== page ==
▼ The new campaign is called “Häagen Heart Hunting”.

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The idea for the fun new marketing plan came about after the company’s creative team tested 1,000 mini ice cream tubs to find what types of shapes naturally appear on the surface after opening the lid. After discovering the shape of a perfect heart in 2 of the 1,000 tubs, it was decided that the other designs could be seen as variations of the love-heart pattern, giving birth to a series of eleven “heart” shapes.

▼ The most coveted marking is the “Clear Heart”, which was found in only two of the 1,000 tubs.

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▼ Also found in only two of the tubs tested was the “Kiss Heart”, which looks like a set of lips, and is said to bring the promise of romance to anyone who finds it.

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▼ Another unique pattern, found in 2.1 percent of samples, is the “Goodbye Heart”, which is divided in the middle, suggesting it’s time to say goodbye and step forward anew.

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▼ At 3.6 percent is the “Baby Heart”, which includes a small crater companion, and is said to bring happiness and new encounters.

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▼ A more common shape is the “Incipient Heart” (7.7 percent), which is just on the verge of taking on a heart-shaped form, like love about to blossom.

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▼ The “Tears Heart” (10.4 percent) features a central tear, suggesting something will move your heart in the near future.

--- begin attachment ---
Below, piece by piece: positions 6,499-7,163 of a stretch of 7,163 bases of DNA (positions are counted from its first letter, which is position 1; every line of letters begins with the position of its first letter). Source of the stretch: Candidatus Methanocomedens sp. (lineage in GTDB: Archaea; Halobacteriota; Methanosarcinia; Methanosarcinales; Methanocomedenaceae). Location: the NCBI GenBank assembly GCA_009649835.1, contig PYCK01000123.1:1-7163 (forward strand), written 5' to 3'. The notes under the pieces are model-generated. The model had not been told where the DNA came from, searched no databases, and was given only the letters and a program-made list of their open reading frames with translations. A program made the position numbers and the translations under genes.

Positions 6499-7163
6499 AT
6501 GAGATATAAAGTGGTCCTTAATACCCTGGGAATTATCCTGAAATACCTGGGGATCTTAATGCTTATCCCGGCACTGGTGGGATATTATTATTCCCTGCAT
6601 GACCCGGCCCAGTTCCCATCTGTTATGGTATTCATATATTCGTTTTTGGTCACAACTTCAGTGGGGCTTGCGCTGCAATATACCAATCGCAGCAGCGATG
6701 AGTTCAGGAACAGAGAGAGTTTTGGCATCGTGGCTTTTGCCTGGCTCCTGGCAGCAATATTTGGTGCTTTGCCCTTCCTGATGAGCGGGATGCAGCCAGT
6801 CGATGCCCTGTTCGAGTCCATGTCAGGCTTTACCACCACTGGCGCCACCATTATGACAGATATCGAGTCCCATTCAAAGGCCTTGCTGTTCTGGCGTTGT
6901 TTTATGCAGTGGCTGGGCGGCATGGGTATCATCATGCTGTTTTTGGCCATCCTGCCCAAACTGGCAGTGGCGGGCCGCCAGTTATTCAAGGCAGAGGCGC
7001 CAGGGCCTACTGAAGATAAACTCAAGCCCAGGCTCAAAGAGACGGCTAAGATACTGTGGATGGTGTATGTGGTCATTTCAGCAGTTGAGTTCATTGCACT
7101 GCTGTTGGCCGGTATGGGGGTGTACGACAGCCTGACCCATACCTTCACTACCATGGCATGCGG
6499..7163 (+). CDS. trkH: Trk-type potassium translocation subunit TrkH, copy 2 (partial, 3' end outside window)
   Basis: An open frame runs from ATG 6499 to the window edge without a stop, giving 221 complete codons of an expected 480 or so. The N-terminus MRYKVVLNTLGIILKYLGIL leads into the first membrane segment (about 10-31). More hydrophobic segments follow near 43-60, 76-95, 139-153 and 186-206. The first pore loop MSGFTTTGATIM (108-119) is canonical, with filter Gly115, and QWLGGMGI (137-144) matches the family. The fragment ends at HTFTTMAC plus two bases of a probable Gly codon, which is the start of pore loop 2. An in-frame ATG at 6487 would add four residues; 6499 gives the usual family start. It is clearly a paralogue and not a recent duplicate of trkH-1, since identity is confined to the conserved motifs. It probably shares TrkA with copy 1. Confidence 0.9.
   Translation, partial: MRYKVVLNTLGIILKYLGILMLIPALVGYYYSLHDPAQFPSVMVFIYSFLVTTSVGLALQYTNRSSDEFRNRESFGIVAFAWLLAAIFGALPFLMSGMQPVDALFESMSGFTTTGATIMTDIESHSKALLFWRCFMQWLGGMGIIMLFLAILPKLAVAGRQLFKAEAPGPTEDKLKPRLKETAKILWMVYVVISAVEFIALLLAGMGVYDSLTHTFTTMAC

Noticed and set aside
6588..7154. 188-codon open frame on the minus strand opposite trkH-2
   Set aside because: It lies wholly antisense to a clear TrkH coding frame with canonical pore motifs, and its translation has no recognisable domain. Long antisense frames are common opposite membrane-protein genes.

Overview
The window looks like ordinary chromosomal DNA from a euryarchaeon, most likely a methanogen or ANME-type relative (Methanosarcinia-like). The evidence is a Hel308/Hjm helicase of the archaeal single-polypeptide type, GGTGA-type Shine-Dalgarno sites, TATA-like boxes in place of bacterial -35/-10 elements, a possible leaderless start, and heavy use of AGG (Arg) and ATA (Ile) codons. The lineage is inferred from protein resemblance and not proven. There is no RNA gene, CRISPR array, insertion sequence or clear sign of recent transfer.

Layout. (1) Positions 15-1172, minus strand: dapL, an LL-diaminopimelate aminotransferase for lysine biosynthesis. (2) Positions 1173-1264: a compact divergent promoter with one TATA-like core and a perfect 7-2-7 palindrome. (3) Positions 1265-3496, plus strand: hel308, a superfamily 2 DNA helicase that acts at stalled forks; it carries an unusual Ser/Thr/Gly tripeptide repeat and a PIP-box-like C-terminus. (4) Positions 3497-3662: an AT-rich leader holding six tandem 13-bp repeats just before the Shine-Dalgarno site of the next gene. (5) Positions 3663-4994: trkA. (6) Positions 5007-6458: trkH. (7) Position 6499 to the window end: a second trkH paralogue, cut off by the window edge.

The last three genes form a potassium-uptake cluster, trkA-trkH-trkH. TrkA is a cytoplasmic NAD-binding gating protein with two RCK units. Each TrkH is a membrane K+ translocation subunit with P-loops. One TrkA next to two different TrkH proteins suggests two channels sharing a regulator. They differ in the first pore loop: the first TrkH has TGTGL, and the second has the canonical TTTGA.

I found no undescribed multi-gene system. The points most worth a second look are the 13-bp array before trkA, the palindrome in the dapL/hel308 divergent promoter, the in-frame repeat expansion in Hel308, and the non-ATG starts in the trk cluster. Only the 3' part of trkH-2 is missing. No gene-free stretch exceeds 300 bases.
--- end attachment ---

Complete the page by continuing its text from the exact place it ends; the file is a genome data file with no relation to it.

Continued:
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▼ The “Cheating Heart” (11.1 percent) is bulging out on one side, which can be taken to mean that something may happen to disturb you a little bit.

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▼ More common is the “Gaping Hole Heart” (15.3 percent), which features a floating circle on the surface. Those who come across this shape are said to feel a slight sense of dissatisfaction with the everyday. Which could explain the reason for eating ice cream in the first place…

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▼ And the most common of all, at 26.5 percent, is the “Smile Heart”, which suggests something lovely will happen to make you smile unexpectedly.

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▼ Out of all the hearts in the collection, there are two super rare varieties: the “Positive Heart” which is raised on the surface and has the promise of positivity. It’s said to appear in only 0.1 percent of tubs.

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▼ And the “Perfect Heart”, which is said to make rare, phantom-like appearances, as the most rarefied and beautiful version of the “Clear Heart”. Those who come across a beauty like this are believed to receive incredible happiness.

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Ice cream lovers in Japan have embraced the fun nature of the campaign, posting photos of their findings on Twitter, Facebook and Instagram